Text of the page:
AUSTIN, Texas (AP) — The Texas Legislature's decision to cut $1.4 billion in grants to public schools disproportionately hurt poor districts, costing them $253 per student a year compared with $21 a year for rich districts, an expert testified Monday.
Albert Cortez, policy director at the Intercultural Development Research Association, also said that Texas' poorest school districts charge higher local property taxes yet collect about a fourth less in revenue per student than the state's wealthiest districts.
He said the poorest 10 percent of districts statewide levy an average of 11 cents more per $100 valuation in local property taxes compared with the wealthiest 10 percent of districts. However, that translates to about $1,430 less in funding per student — a 25 percent difference between the two groups.
The Republican-led Legislature cut funding for Texas public schools by $5.4 billion last year, leading to larger class sizes, teacher layoffs and the elimination of full-day pre-kindergarten in most schools districts.
A report compiled by Cortez for the trial found that "limited state efforts to improve school funding over the last few years have allowed major disparities in funding among Texas districts of varying wealth to persist over time."
Legal fights over school financing are nothing new in Texas. The lawsuits at the center of the current trial are the sixth of their kind since 1984 — and Cortez has testified in all those trials. His San Antonio-based nonprofit works to strengthen public schools for all children.
Several groups of schools districts, responsible for educating three-quarters of the state's more than 5 million students, have sued Texas over the funding cuts and other policies that they say hinder public education.
Texas does not have a statewide income or property tax, so it relies on local property taxes and other state revenue to fund schools.
As part of his report, Cortez examined tax efforts necessary to generate certain levels of revenue. He found that the poorest 10 percent of school districts statewide had to tax at $1.38 to generate $7,000 per student, while the wealthiest can bring in the same amount at just 94 cents.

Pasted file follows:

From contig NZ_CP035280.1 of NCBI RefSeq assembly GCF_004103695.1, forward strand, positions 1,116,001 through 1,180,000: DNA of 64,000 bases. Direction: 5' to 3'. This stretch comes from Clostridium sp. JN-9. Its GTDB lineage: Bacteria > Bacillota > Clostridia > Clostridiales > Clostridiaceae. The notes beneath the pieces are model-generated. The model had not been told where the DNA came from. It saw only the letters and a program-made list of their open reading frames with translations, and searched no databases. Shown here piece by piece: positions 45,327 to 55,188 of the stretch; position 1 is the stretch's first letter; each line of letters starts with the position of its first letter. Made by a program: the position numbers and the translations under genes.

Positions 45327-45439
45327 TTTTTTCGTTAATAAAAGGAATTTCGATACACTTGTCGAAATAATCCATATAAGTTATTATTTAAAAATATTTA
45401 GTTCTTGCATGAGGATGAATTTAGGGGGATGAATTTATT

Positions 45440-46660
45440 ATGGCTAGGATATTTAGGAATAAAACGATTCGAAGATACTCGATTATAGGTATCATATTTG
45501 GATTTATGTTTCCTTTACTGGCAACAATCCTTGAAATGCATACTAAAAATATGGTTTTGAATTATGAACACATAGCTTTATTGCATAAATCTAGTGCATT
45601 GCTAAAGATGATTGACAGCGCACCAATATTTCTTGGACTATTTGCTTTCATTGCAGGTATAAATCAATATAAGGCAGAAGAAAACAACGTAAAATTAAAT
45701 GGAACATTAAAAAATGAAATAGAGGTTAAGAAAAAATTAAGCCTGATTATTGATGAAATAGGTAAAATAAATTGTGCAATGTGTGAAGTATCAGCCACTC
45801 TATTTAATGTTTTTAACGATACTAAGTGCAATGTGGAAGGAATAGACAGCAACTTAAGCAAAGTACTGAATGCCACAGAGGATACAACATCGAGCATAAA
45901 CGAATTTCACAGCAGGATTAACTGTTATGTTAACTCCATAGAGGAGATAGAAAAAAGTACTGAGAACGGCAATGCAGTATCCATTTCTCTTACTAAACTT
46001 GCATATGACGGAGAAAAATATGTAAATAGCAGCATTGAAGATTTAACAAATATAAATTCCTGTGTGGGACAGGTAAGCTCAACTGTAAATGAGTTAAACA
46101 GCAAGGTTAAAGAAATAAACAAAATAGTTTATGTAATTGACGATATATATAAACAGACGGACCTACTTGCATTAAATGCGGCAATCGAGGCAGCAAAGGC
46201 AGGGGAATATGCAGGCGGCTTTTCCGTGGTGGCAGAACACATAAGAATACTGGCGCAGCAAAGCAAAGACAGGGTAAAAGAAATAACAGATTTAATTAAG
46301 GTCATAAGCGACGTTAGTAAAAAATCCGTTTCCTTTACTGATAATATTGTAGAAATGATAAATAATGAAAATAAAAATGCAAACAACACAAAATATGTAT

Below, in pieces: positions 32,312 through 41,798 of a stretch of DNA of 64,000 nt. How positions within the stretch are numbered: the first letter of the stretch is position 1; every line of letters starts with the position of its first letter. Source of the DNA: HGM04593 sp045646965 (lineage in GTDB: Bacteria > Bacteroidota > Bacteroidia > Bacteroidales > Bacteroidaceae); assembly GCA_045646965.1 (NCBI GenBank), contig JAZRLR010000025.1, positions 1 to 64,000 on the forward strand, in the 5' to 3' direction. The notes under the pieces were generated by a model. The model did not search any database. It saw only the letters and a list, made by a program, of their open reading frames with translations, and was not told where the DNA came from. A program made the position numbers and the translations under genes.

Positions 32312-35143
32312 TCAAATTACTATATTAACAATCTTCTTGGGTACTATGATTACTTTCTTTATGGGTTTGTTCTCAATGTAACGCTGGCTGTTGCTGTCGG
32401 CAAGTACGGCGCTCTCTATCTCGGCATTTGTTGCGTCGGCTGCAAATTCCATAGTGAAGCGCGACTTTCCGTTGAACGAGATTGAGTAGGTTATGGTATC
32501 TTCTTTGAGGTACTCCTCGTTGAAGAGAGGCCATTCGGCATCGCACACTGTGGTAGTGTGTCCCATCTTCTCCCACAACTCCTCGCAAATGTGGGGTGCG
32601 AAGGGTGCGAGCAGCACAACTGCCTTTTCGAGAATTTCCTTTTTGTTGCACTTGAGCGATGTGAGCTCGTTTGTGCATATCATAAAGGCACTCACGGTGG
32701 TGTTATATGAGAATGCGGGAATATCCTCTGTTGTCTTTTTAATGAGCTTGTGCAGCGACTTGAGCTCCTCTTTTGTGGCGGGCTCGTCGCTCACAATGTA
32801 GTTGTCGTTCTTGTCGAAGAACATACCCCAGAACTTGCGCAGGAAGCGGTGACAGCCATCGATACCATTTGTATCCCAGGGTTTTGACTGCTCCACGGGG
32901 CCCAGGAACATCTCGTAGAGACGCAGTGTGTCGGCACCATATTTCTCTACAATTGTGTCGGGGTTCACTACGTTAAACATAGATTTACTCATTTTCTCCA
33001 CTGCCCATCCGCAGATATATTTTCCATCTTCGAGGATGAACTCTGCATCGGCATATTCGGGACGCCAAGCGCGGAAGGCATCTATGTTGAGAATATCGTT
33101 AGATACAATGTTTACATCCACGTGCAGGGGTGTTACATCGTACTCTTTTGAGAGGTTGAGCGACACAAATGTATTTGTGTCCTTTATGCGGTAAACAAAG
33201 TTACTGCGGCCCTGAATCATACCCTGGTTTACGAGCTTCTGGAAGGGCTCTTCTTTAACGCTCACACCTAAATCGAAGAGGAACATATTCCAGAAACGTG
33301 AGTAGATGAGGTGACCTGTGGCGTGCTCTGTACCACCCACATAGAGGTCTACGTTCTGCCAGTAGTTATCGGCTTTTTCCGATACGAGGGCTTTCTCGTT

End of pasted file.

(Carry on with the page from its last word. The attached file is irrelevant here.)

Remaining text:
The state caps tax rates at $1.17, and Cortez said many of the poorest districts now cannot get to $7,000 in funding per student without exceeding that limit.
Districts in rich and poor parts of Texas are largely on the same side of the case. The state's funding system relies heavily on a "Robin Hood" recapture scheme where districts with high property values or abundant tax revenue from oil or natural gas resources turn over part of the money they raise for distribution to poorer districts.
Many "property wealthy" districts say that while they are in better shape than their poorer counterparts, the system still starves them of funding since local voters who might otherwise support property tax increases to bolster funding for their schools refuse to do so — knowing that most of the money would be sent somewhere else.
Cortez also studied funding differences between those districts that turn money back over to the state as part of the Robin Hood system, and those that receive money as part of it. He found an $875 average per-student funding difference, and a 6-cent difference in tax effort.
District Judge John Dietz noted that difference was smaller than funding discrepancies during the 1984 lawsuit, but Cortez said that in a classroom of 20 students, the gap still amounted to $18,000.
Cortez also said that while the gap is smaller than in the past, student demographics have changed substantially since the early 1980s while academic accountability standards have also increased.